The Japanese aesthetic has been hugely influential in Western art since the time of Van Gogh. And, you guessed it, this aesthetic continues to be a powerful force in the mainstream DIY and craft culture, even beyond the ubiquity of gorgeous Japanese washi tape and origami. From traditional techniques aimed at solving quotidian challenges to those pushing the limits of modern craftmanship and art, Japan offers incredible inspiration for DIYers and design lovers.
Photo by Honestly...WTF, found here.
A tradition for more than a thousand years, the making of Temari has evolved in purpose and design - from sport to children's toy to exquisite gift. Master Temari-crafter Diana Vandervoort offers a How-To here and a fascinating history here.
Photos by Diana Vandervoort, found here.
Japanese stitching has also been quite visible in the crafting realm. Sashiko is an embroidery technique that an amateur can tackle. I find the traditional use of light thread over a dark background (as pictured below) to be particularly striking.
This and That from Japan, Agnès Delage-Calvet, and Susan Briscoe sell comprehensive tutorial and pattern books, and Susan Briscoe and Purl Soho offer great sashiko kits for getting your feet wet. Handmaiden and Studio Aika have posted great online tutorials.
Also, see yesterday's post on DIY Panorama Picture Frames for my reappropriation of the Japanese stab stitch commonly used for book binding.
Photo by me, Lynn Canzano Pyfer.
And check out this homemade ofuro - a Japanese soaking tub - by Splatgirl of Modern in MN. Photos of the steps are here. In a Japanese family, the order of who gets to soak in the ofuro is typically in direct correlation to your standing in the household - so kids go after parents!
Photo by Splatgirl, found here via Curbly.
And finally, I'd like to share a sampling of my favorite artists who deliver amazing works emblematic of the modern Japanese aesthetic.
Kozyndan, an incomparable duo working in a variety of illustrative mediums, have affordable books and posters in their shop. Kozyndan's creation pictured below infuses their own unique sensibility into the look of a traditional ukiyo-e woodblock print.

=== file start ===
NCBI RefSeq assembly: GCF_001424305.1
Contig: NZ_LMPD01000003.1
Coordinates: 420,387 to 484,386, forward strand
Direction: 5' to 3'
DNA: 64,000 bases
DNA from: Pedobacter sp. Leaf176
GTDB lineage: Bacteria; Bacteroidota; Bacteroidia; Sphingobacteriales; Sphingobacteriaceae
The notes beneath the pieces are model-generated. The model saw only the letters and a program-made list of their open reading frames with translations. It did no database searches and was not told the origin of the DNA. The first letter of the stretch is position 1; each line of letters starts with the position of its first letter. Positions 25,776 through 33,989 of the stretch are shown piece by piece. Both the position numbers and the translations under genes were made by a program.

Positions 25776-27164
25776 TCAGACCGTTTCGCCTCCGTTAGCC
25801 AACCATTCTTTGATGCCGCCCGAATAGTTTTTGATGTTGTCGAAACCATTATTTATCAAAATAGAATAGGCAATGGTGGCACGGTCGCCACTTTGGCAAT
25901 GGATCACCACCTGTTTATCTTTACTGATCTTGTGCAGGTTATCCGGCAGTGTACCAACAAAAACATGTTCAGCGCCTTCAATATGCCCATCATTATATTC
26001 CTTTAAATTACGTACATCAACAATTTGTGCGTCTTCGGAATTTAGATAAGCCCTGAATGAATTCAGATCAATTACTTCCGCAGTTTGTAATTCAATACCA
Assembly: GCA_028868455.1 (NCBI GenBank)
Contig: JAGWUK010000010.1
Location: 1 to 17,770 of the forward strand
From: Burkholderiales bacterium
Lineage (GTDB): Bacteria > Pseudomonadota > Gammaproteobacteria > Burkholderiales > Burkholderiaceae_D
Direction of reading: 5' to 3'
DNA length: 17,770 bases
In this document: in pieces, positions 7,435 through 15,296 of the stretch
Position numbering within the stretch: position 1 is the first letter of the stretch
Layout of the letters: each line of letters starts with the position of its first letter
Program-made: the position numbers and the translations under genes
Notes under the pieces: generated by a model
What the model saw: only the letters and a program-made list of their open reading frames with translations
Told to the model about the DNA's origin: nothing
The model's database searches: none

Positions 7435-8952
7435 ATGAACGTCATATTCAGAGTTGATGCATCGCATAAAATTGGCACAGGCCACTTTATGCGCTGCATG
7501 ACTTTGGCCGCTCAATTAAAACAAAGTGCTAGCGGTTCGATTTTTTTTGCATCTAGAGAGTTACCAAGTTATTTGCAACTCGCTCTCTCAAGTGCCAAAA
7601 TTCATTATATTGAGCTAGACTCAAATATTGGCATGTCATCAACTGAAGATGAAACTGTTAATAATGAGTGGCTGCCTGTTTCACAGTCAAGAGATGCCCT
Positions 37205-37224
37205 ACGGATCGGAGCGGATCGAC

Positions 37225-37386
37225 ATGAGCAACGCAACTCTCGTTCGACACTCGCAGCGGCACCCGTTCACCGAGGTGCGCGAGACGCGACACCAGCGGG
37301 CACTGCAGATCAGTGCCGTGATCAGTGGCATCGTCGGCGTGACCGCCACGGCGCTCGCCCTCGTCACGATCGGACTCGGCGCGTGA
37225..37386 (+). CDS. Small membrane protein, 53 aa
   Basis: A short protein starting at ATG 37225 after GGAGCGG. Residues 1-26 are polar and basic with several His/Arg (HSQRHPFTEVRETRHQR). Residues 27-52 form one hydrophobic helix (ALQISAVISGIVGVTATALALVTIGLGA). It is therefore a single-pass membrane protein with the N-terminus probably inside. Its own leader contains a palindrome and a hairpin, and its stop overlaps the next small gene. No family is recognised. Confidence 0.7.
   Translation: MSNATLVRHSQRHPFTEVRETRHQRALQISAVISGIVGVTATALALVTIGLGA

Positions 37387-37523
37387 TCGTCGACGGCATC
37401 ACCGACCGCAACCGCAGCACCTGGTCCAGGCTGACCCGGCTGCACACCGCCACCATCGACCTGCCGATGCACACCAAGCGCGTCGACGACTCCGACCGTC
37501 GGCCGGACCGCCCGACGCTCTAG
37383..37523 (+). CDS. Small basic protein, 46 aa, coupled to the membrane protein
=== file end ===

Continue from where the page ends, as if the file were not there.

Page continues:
The Bunnies Fall, 2006. By Kozyndan.
In a 2007 exhibit called Masters of Bamboo, the Asian Art Museum of San Francisco displayed the exquisite work of many master bamboo weavers. Several of the mind-boggling pieces can be viewed in this gallery.
Galaxy, 2001. By Honda Syôryû. Image by Kaz Tsuruta via the SF Asian Art Museum.
Model for Funabashi Shore Park Exhibition, 1999. By Kawashima Shigeo. Image by Kaz Tsuruta via the SF Asian Art Museum.
Last but not least, the recently deceased ceramic master Tokuda Yasokichi III produced unparalleled suffusions of color in his pieces. Joan B. Mirviss LTD, a gallery and exhibition space which specializes in Japanese Fine Art, has gorgeous color-rich photographs of Yasokichi's work. Click here to see more images.
Vase by Tokuda Yasokichi III. Image via Joan B Mirviss LTD.
This post was written prior to the disastrous events in Japan, but I feel I would be remiss if I failed to make any mention of the earthquake/tsunami given the subject matter. As someone with expertise in international development, I usually know exactly which organizations do the best ongoing development work in the affected country. However, in the case of Japan, donating to emergency relief organizations is the best way to help at this point. I have read that the Red Cross is overseeing more than 80 teams on the ground.
I'm an Urban Planner by training, and a maker of random items by vocational calling. My eclectic sense of style derives from constantly coming up with budget solutions to design quandaries or gift giving.
Follow me at Constitutionally Modern DIY